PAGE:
Benjamin (“Ben”) Perlin is a dedicated philanthropist, talented photographer, and passionate robotics and engineering scientist in Nashville, Tennessee. Outside of his various creative and service activities, Benjamin Perlin enjoys a huge range of hobbies, including sailing.
An important part of sailing involves knowing how to tie a variety of knots. Following are three essential knots that every sailor should know:
1. Bowline. This knot is one of the most useful to know when aboard a sailboat because it is used to attach a post or fixed object to the boat firmly. To make this knot, sailors form a loop near the end of their line and run the tail back through the loop. Then, the tail is brought around the standing end of the line above the loop and put back through the small loop it created. Sailors then grasp both the tail and the edge of the loop and pull them tightly to finish the knot.
2. Clove hitch. Sailors should know this quick-tying knot because of its ability to secure fender whips to a lifeline temporarily or a dock line to a piling. For this knot, sailors wrap the end of the line around a post. The line is then crossed over itself, wrapped around the post again, and the tail is slipped under the last wrap and pulled tight.
3. Cleat hitch. Many sailors use a cleat hitch to secure dock lines to a cleat. Making this knot begins at the cleat edge that is farthest away from the beginning of the line. From here, sailors wrap the line around the cleat’s base and then make a figure eight on the cleat. This figure eight should be made a few times if the cleat size can handle it. Finally, sailors should make a loop with the tail end of the line and hook it around the cleat before pulling it tight.
An active member of his community, Benjamin Perlin volunteers with the Tennessee State Veterans Home and works at his local Habitat for Humanity Re-Store. For recreation, Benjamin Perlin enjoys music, especially classic rock. A musician himself, Ben Perlin is a pianist.
If you’re trying to learn a new song on the piano, the best way is to divide the song into manageable pieces. Studies have shown that a human brain can focus effectively on only about four to 10 seconds of music. Therefore, you should divide practice in the same way, and focus on only a handful of measures at a time.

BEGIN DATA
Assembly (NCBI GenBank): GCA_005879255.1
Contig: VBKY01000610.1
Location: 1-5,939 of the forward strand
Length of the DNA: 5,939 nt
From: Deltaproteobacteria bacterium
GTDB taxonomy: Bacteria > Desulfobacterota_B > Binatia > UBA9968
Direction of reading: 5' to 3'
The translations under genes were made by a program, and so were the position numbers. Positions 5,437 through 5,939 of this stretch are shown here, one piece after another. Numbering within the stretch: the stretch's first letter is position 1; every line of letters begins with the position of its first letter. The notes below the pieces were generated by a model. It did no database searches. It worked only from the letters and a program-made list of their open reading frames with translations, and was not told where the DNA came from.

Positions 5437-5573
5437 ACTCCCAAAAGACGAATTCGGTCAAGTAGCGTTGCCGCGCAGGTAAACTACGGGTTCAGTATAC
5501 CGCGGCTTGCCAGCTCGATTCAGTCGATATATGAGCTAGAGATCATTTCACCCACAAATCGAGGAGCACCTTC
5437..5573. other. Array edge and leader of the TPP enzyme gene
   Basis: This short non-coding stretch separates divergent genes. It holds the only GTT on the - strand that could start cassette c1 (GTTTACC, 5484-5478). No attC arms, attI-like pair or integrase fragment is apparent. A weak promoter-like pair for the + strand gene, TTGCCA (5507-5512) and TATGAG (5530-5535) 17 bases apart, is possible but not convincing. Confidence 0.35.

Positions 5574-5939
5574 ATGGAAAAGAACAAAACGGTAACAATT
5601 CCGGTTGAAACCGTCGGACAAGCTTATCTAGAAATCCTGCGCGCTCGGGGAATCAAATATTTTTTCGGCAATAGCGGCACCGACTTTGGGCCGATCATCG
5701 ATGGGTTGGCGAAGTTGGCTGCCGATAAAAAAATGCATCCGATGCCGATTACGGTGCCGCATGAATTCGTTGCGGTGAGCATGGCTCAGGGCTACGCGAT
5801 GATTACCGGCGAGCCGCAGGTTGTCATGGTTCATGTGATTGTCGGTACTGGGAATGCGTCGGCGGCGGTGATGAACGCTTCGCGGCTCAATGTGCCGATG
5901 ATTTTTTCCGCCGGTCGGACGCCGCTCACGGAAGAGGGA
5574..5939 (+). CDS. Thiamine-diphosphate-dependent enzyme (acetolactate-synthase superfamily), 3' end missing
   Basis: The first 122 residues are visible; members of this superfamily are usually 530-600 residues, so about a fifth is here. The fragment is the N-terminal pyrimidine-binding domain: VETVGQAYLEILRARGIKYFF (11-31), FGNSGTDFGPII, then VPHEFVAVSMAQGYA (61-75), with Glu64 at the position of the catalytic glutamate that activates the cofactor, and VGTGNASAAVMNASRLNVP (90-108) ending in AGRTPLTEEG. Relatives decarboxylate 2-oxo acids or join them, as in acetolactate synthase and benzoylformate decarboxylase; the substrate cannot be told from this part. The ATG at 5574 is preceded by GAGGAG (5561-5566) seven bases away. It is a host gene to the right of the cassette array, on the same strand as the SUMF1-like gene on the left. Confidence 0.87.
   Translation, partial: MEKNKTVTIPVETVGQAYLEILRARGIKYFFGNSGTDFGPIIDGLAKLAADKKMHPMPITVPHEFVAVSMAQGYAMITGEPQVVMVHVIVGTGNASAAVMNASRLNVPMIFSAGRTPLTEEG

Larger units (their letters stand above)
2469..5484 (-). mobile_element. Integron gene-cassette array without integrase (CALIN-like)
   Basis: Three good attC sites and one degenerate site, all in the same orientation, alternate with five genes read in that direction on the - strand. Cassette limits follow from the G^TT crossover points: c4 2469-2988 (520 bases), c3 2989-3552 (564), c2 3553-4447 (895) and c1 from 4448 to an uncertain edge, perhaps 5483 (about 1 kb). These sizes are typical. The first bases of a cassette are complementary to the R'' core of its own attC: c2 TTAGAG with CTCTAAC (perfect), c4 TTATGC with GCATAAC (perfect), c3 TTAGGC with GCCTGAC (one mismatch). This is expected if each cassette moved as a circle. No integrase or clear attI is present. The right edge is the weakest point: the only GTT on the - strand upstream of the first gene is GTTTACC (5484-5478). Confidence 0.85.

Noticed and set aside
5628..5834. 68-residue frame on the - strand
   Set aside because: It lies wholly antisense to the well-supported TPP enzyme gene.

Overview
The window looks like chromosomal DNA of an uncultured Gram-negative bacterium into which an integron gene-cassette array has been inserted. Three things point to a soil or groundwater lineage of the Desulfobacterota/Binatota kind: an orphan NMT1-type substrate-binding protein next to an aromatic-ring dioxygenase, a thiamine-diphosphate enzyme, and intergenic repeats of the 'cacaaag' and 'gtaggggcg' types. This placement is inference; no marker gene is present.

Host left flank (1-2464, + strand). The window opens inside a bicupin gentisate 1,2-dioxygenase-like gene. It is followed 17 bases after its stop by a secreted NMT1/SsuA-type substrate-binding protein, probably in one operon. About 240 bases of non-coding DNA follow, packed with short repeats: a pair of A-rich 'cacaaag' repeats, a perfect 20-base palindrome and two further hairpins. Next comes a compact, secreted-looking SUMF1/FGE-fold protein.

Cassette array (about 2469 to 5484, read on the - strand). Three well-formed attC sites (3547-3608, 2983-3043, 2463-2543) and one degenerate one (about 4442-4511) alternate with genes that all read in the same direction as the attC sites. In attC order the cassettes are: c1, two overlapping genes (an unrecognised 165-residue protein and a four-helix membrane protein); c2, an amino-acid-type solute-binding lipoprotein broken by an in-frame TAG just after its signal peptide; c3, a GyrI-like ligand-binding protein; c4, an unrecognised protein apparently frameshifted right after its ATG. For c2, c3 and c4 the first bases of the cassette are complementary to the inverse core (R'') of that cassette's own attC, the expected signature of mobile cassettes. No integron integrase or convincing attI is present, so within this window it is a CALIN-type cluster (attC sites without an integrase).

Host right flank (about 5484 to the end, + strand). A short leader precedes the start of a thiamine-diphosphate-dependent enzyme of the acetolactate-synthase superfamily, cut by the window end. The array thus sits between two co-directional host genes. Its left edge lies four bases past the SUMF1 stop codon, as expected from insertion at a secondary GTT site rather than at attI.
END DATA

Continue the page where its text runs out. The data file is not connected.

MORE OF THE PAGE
On the following day, focus on a second small part, and add it to the first. Eventually, you’ll be playing the entire song.
You can further break down a song by dividing the work of each hand. First, focus on the right hand, which is typically the melody.
Once that feels comfortable, focus on the left hand. Then, use both hands together. This systematic approach may seem to take more time, but ultimately it saves time by eliminating unfocused practice time.
Benjamin (Ben) Perlin is a successful photographer in Tennessee. Involved in photography since high school, Benjamin Perlin maintains a strong interest in darkroom development and different types of cameras.
Mobile photography has been a growing trend for a number of years. With the advent of mobile photography, more people are taking pictures and sharing them with others. In fact, more photographs have been taken in the past few years than in the entire history of photography.
While this does not necessarily mean that mobile photography is good photography, many photographers feel that the technology should not be ignored since it will not be disappearing. As with the invention of the digital camera, the mobile camera phone is a technological advance that has continued the evolution of photography.
Consumers also can easily alter their photos with a multitude of apps available on their phones. However, many people choose to pass on apps and improve their photography skills by focusing on composition and other fundamentals.
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